Maximizing Manufacturing Safety Through Mobile Apps

Maximizing Manufacturing Safety Through Mobile Apps

Like everything, safety starts with using the right tools. Here’s how to leverage simple, but powerful training apps.

In modern manufacturing, where quality and safety are paramount, the integration of technology and innovative training methodologies has become increasingly vital. Among the advancements making waves in the industry are mobile training apps that empower companies to efficiently develop site-specific and machine-specific training courses. By seamlessly combining mobile capabilities and eLearning platforms while leveraging on-the-floor observations, manufacturers can upgrade their approach to facility safety, ensuring that training is not just theoretical but deeply rooted in real-life scenarios.

Don’t Rely on the Buddy System

At the forefront of this training revolution are on-the-job training (OJT) apps. Unlike conventional safety training methods, which often rely on generic materials and hypothetical scenarios, OJT apps enable companies to craft training courses tailored to the unique challenges and machinery present in their facilities. The most successful OJT apps find the perfect balance between simplicity for those creating the courses, with an output that is feature-rich for the trainee. Intuitive interfaces and comprehensive features include the ability to record processes, input instructions, create quizzes, and generate immersive training experiences. These solutions help bridge the gap between theoretical knowledge and practical application, equipping team members with the skills and expertise they need to navigate their work environment safely and efficiently.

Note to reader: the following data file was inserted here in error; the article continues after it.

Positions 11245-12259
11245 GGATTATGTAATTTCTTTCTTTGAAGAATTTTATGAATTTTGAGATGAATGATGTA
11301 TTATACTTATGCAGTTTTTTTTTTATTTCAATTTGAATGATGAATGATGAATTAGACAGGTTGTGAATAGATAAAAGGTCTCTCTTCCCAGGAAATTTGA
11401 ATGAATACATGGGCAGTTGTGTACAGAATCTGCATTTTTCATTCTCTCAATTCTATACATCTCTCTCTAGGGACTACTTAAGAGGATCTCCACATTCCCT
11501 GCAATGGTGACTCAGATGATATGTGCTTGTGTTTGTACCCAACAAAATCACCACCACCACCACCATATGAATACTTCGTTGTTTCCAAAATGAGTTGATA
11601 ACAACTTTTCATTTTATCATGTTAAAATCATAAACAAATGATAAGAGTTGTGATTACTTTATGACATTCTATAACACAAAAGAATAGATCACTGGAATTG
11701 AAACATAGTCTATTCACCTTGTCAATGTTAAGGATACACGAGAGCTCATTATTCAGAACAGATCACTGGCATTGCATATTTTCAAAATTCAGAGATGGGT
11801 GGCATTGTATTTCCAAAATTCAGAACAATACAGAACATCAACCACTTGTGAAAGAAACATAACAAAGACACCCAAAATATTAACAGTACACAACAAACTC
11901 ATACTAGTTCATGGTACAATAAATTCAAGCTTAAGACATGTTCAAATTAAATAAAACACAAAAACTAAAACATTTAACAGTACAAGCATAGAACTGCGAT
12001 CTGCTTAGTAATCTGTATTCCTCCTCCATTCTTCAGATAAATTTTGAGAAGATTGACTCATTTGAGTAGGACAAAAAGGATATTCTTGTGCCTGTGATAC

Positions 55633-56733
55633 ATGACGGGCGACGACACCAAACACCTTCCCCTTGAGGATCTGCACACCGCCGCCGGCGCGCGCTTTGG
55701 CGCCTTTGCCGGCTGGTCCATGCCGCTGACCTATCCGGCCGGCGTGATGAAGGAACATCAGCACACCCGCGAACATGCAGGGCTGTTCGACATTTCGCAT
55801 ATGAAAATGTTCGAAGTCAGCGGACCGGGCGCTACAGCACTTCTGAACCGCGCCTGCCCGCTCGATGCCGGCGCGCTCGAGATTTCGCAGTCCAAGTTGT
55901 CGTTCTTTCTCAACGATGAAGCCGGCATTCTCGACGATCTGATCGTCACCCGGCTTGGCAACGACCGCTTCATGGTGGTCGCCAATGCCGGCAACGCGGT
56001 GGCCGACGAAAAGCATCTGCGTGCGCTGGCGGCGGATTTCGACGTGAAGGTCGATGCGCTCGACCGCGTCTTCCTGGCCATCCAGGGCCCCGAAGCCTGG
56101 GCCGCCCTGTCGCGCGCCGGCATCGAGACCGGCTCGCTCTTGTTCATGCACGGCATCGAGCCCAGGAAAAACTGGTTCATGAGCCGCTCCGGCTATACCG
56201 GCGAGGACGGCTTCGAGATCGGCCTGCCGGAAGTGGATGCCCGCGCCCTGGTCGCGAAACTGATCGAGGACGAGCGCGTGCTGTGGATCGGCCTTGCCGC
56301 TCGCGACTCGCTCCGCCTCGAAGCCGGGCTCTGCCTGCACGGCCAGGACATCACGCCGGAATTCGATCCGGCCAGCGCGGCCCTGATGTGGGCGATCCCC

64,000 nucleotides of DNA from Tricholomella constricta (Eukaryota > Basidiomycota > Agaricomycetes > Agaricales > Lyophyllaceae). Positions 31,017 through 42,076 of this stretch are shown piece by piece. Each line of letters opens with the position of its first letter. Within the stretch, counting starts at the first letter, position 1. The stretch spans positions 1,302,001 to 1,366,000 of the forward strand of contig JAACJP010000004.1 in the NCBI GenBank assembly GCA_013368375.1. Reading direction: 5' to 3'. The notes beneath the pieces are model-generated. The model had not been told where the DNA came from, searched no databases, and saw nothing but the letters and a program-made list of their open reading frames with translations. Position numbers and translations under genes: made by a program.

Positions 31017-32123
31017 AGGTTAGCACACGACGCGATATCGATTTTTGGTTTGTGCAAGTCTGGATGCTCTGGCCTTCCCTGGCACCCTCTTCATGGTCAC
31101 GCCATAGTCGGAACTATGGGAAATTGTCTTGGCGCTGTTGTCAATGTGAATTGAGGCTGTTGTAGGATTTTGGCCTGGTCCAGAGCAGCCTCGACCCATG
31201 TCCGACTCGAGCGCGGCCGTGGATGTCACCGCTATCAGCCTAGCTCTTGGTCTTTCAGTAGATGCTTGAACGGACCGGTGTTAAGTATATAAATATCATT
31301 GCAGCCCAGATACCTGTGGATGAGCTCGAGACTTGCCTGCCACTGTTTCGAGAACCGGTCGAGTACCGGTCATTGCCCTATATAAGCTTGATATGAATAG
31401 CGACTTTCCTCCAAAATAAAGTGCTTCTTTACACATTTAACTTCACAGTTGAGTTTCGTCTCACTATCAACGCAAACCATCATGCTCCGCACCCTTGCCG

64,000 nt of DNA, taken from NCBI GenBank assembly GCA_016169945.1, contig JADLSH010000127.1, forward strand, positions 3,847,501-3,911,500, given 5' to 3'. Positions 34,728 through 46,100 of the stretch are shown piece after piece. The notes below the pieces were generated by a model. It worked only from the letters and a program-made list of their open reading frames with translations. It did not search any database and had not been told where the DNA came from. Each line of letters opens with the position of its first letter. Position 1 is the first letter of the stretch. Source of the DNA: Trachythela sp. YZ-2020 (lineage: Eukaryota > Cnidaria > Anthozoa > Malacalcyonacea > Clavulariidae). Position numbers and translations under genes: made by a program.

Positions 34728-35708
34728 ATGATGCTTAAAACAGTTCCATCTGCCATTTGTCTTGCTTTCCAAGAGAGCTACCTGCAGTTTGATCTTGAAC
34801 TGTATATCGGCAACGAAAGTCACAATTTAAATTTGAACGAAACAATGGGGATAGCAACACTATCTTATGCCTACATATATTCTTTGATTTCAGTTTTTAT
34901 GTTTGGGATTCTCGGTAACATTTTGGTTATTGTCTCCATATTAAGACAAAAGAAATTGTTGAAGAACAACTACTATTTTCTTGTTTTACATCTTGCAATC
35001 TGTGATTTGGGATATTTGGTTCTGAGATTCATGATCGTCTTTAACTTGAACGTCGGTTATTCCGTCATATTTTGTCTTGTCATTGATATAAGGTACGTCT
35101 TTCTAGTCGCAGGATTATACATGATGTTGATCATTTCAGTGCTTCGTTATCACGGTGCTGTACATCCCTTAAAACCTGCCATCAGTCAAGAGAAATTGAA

A major benefit of modern mobile training apps is their ability to ensure accuracy of the instruction being provided. Too often OJT can be improvised, with even seasoned operators passing along personal shortcuts they’ve developed over the years. But when equipped with the right OJT app, every instructor is using the same centrally vetted and approved instruction. Direct interaction between the trainer, trainee, and the app itself ensures the right way is the only way demonstrated.

Safety leaders also welcome the capacity for on-the-floor delivery. Picture a scenario where a new employee tasked with operating a complex piece of machinery receives hands-on training right next to the equipment they will be working with. With mobile apps, trainers can demonstrate best practices and safety protocols in front of the machine they will be using, making it easier to comprehend without operating the machine itself, keeping the worker safe while learning. 

OJT apps help ingrain a culture of safety and reduce avoidable injuries. But it’s important this on-the-floor activity integrates seamlessly with your central training management system. All records of training activity should be aggregated in a central, ready to access location, and quickly reportable both by employee and by training topic. 

Following through with On-the-Floor Observations

Complementing these technological advancements in OJT are similar advancements for on-the-floor observations, which serve as a crucial validation that training is being correctly applied on the floor. The mobile technology also provides a feedback mechanism for refining training programs and reinforcing safety standards. Supervisors can conduct real-time assessments, identify areas for improvement, and provide immediate guidance to employees by utilizing coaching apps designed for on-the-floor observations. This continuous cycle of observation, feedback, and implementation ensures that training remains dynamic and responsive to evolving operational needs, ultimately enhancing facility safety in tangible ways.